Nibutani-ita is a flat wooden tray made in a style that has been handed down for generations in the Saru River basin, which is now concentrated in Nibutani, Biratori. Ainu traditional culture includes a strong tendency toward decorating such items for daily use, like knife sheaths, cigarette cases, clothing, cushions, loom shuttles, and so on, with beautiful patterns. The primary characteristic of these crafts, made from wood like Japanese Judas or walnut, are the way the surfaces are carved with common Ainu patterns like morew-noka (spirals), ayus-noka (thorns), sik-noka (eye shapes), or ramram-noka (scales).

The first reference to Nibutani’s ita in historical documents is during the bakumatsu, the final years of the Tokugawa shogunate (1853-1867). Among the products presented by the Matsumae domain to the shogunate, there are records of semicircular and circular trays from the Saru River basin. The selection of these trays for presentation to the shogunate indicates a very high level of quality, suggesting that this region must have a long history of producing such crafts.

From 1890, Kaizawa Utorentoku and Kaizawa Uesanashi began selling trays and saucers that made extensive use of the ramram-noka pattern. Biratori Choshi (‘History of Biratori Town’, 1974) documents that these men sold their crafts in Sapporo. Today, Kaizawa Uesanashi’s crafts are kept at the Biratori Municipal Nibutani Ainu Culture Museum, where you can observe the similarities in patterns and style between these and present-day works.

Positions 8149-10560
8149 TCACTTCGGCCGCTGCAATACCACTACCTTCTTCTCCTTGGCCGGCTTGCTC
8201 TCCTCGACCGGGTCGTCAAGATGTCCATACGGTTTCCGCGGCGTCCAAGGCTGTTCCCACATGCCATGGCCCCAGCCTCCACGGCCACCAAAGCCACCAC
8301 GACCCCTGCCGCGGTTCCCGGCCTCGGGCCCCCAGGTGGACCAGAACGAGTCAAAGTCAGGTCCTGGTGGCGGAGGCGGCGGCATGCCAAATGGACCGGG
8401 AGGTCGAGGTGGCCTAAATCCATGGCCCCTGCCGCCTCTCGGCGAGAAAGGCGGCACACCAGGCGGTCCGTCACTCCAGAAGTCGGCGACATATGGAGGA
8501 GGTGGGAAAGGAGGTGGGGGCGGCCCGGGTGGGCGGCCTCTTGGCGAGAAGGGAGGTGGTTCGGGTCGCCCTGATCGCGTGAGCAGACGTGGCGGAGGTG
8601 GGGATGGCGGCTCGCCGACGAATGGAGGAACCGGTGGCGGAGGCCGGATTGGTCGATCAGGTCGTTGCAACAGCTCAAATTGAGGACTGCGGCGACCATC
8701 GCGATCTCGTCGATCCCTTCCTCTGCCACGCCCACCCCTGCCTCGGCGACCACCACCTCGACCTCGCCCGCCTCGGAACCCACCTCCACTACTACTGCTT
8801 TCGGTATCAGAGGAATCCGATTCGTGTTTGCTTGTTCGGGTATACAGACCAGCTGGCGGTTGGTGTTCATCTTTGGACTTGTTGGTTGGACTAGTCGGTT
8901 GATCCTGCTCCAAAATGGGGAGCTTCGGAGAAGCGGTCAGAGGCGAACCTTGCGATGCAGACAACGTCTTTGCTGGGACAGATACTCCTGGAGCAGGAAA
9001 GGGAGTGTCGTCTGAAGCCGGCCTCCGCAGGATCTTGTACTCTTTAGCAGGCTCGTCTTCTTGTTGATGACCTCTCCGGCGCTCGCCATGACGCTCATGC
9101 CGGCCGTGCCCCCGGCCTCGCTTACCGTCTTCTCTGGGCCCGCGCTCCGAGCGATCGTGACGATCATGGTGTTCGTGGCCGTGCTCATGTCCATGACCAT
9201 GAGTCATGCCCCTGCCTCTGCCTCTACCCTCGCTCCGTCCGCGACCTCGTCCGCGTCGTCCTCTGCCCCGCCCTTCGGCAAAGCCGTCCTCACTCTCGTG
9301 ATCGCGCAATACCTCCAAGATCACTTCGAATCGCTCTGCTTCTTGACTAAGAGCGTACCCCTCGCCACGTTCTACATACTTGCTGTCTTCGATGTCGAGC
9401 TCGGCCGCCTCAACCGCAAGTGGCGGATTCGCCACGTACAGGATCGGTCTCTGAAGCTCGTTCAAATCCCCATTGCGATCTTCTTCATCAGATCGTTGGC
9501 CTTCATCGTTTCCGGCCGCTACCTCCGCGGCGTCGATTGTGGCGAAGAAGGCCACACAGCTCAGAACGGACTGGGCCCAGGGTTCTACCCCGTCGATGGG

In 1904, the American anthropologist Frederick Starr visited Japan to conduct research on the Ainu. The materials collected by Starr included Nibutani-ita.

Now, the Nibutani Craft Cooperative Association is a focus for the production and sale of Nibutani-ita, as well as working to pass on the traditional techniques to future generations.
With the official designation as a Traditional Craft Item, a new chapter is ready to open for Nibutani-ita.

As an ita is used for 5, 10, or 20 years, it develops a deeper and deeper expression of the relationship with its user. We hope you will look forward to encountering the true value of Nibutani-ita.

Traditional Crafts